Tinnitus and bruxism

What is bruxism?

Bruxism is a Temporomandibular Joint Disorder (TMJD) characterized by involuntary teeth grinding and jaw clenching. If left untreated, it can negatively affect the correct functioning of the joints that connect the jawbone to the skull and can lead to major oral damage or tinnitus.

Causes and symptoms of bruxism

According to numerous scientific studies, the factors responsible for the onset of bruxism are many and often concur with each other in determining the phenomenon. The most commonly reported are psychological factors such as stress, states of emotional tension, anxiety, depression. Other causes could be related to disbalances of the chewing muscles, muscular responses to a neurovegetative disease, alterations of the nervous system, gingival and dental inflammation, intake of certain categories of drugs or smoking, alcohol and caffeine abuse. 

The consequences of bruxism vary according to the intensity, frequency and persistence of this pathology and must be carefully evaluated. Let's analyze them in detail:

Bruxism and Tinnitus relationship

Dysfunctions of the temporomandibular joint are characterized, in some cases, by the presence of ringing in the ear, balance disorders and ear pain. The relationship between ear diseases and alterations of the temporomandibular joint was described for the first time in 1934 by the American otolaryngologist James Bray Costen who noted how many patients complained of severe ear pain despite having a completely healthy ear. Costen attributed these symptoms to a malfunction of the temporomandibular joint. When pressure is put on the joint, it radiates into the ears since they are in close proximity. The pressure irradiated to the ear causes a ringing feeling due to the bone structure responding to the teeth grinding and clenching.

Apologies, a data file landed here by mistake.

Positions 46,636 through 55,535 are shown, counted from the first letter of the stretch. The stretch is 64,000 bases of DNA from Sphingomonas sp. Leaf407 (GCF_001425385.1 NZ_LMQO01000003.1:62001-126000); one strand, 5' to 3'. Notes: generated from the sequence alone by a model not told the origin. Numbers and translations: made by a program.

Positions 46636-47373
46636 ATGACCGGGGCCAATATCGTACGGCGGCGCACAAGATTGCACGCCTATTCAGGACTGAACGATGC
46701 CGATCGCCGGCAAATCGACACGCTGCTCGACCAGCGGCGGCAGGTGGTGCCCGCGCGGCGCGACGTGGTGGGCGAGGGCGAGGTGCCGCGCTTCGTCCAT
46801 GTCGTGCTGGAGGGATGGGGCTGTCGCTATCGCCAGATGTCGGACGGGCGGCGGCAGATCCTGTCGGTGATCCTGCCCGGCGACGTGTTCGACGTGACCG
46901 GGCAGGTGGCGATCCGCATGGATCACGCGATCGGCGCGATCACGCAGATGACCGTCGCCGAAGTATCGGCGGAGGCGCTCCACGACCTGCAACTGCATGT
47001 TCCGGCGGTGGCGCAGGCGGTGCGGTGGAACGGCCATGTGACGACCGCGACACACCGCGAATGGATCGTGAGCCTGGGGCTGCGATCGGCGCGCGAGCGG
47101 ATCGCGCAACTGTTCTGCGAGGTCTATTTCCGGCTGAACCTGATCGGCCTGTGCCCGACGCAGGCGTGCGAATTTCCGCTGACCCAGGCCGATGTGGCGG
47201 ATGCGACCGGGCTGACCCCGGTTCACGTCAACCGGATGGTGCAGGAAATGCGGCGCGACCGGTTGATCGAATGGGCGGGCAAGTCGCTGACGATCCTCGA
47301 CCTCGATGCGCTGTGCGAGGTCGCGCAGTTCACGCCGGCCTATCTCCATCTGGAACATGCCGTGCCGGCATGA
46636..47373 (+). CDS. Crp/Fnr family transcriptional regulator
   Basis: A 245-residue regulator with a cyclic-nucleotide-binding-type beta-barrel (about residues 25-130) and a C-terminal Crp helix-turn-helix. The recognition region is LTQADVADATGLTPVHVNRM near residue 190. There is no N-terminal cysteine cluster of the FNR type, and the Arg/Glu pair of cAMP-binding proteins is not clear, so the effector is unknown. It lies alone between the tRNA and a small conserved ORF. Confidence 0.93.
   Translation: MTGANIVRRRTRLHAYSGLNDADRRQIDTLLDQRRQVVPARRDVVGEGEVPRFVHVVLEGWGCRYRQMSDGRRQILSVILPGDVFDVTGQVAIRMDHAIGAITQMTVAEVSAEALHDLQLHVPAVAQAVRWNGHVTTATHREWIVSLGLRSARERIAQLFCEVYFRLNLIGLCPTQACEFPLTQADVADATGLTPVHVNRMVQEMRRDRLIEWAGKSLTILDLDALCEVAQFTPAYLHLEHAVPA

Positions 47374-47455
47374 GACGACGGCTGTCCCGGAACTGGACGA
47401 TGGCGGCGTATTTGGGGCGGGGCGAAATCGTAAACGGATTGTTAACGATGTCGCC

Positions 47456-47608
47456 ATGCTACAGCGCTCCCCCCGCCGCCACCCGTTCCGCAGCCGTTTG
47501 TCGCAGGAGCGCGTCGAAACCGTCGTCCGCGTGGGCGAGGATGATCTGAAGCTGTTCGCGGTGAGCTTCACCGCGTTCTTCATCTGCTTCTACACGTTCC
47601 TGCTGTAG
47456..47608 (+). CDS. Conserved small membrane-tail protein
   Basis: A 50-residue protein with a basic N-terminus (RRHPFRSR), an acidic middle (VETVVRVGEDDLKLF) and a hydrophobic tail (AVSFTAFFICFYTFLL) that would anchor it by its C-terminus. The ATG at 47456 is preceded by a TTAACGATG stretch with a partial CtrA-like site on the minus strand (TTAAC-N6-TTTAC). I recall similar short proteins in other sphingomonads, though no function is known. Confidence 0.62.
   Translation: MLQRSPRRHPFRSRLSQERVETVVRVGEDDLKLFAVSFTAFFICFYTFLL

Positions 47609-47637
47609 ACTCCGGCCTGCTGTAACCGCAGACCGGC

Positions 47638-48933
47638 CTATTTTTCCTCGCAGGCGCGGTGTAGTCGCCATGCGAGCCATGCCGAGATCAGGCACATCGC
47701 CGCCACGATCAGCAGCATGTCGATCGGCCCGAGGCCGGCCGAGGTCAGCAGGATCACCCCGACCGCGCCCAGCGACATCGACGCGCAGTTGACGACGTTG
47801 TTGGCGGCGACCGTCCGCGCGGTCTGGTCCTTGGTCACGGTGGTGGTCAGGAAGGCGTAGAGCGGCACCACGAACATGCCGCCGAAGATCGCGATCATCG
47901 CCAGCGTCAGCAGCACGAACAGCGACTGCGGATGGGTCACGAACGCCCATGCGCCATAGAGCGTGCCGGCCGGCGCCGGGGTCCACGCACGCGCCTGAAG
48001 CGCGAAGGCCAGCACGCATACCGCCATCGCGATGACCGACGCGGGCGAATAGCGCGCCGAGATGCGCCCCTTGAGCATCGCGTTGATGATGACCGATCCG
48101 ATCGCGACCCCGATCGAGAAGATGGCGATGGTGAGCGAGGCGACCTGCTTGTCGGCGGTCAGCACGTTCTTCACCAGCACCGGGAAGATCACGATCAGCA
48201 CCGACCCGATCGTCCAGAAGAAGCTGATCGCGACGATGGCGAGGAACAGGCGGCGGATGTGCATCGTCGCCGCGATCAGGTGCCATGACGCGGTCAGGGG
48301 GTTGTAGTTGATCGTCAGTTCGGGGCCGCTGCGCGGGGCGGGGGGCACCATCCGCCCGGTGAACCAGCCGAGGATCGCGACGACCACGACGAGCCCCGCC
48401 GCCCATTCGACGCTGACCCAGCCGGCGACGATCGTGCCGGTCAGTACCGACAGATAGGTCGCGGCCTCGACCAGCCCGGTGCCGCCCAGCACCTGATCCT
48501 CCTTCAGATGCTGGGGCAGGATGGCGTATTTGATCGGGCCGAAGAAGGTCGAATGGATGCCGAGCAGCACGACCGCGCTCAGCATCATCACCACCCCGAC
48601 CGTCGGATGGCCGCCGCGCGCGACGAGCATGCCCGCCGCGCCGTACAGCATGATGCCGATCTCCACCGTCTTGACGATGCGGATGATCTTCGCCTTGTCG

Many years after the development of this theory, the mechanisms underlying this relationship have not yet been scientifically specified, especially because not everyone who suffers from bruxism gets tinnitus, that however, remains one of the many side-effects associated with bruxism. 


Treatments for bruxism

Bruxism is generally investigated by the dental specialist or gnathologist with an oral appliance therapy. The expert will make an impression of the teeth to create a custom teeth bite to be worn daily or only while sleepeing, depending on the condition severity. The impression is taken with a neuromuscular treatment able to relax jaw muscle and reduce problems in the alignment of the dental arches, reducing jaw ache. 

The therapy generally includes actions and medications to treat any anxiety and stress disorders and incorrect lifestyle habits. Tinnitus side-effect should clear up on its own once bruxism is treated.

Please contact our experts for more information about tinnitus and bruxism or to book an appointment.

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